Juba I.king of Numidia, son of Hiempsal (who had been restored to the throne by Pom-pey), died by his own hand in 46 B. C. Juba succeeded to the throne on the death of his father, and in the conflict between Caesar and Pompey he sided with the latter, both from enmity to Caesar, with whom he had quarrelled on an official visit to Rome during his father's lifetime, and from friendship for the man to whom his father owed his crown. The moment Curio, Caesar's lieutenant, landed in Africa (49), Juba hastened to the succor of Atius Varus, the commander of Pompey's forces. Varus had already been defeated under the walls of Utica; but on the approach of Juba, Curio retreated and assumed a strong post near the sea. He was drawn from his position by a stratagem, and overthrown, himself being slain, and his army almost cut to pieces. Juba sullied the glory of this victory by cruelty, causing some cohorts of cavalry who had surrendered to be massacred. He enjoyed his kingdom in peace till 46 B. C, when Caesar arrived in Africa to crush the last remnant of the Pompeian faction. Bocchus, king of Mauritania, was incited to invade Ju-ba's dominions, and a Roman force was sent to cooperate with him.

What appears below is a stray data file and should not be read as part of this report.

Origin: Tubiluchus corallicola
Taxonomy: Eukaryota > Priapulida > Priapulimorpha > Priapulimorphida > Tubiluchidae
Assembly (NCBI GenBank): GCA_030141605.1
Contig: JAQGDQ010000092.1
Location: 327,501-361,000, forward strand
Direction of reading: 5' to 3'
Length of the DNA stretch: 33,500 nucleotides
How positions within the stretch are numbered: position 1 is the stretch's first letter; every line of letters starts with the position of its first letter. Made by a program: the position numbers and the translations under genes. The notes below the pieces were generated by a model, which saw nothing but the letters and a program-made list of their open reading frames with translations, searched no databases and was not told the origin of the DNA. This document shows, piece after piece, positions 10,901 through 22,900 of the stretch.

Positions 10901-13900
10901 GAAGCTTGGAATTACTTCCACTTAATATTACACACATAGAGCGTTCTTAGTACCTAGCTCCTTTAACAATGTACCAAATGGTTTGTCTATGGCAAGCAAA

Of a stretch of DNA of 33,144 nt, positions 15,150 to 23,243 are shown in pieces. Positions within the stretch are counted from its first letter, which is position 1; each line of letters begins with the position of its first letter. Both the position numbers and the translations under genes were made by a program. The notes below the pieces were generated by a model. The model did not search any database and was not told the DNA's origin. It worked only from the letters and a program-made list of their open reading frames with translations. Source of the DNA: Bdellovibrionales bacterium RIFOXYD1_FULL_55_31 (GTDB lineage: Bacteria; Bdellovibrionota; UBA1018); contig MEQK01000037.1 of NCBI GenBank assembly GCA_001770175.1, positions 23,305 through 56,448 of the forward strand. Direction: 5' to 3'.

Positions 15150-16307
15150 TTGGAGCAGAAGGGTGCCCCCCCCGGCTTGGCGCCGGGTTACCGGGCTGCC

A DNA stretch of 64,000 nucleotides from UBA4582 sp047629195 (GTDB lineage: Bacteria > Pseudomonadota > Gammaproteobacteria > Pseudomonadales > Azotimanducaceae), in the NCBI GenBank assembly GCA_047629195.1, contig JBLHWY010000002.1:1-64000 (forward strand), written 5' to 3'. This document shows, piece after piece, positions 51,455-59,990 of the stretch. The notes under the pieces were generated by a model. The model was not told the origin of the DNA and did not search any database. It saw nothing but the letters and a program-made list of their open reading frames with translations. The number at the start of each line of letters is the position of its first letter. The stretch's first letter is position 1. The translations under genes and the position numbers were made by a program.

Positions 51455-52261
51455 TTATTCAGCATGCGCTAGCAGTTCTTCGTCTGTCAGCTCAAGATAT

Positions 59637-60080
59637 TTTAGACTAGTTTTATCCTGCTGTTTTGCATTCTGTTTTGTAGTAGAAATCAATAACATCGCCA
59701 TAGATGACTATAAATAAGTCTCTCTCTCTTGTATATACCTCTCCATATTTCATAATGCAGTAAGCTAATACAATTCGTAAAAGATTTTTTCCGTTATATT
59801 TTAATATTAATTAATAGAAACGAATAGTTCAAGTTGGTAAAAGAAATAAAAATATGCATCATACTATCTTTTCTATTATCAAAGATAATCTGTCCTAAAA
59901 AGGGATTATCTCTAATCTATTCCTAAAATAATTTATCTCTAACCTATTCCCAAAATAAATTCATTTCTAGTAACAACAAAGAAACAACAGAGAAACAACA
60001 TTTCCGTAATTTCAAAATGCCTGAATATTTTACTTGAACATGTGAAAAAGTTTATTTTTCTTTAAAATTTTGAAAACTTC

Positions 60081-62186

Juba heard of their inroad on the way to join Scipio, the Pompeian commander, and turned against them, but finally went to Scipio's aid. The rival hosts encountered at Thapsus, and the result proved fatal to the Numidian and his allies. Juba, fleeing from the field, wandered about for a few days as a fugitive, and then in despair killed himself. After his death his kingdom was formed into a Roman province, of which the historian Sallust was the first governor. - His infant son, Juba II., was taken to Rome and carefully educated, and became a favorite of Octavius, who in 30 B. C. restored him to his father's kingdom, which in 25 was exchanged for Mauritania and a part of Gaetu-lia. He wrote many valuable historical and other works, all of which are lost. He is supposed to have died about A. D. 18.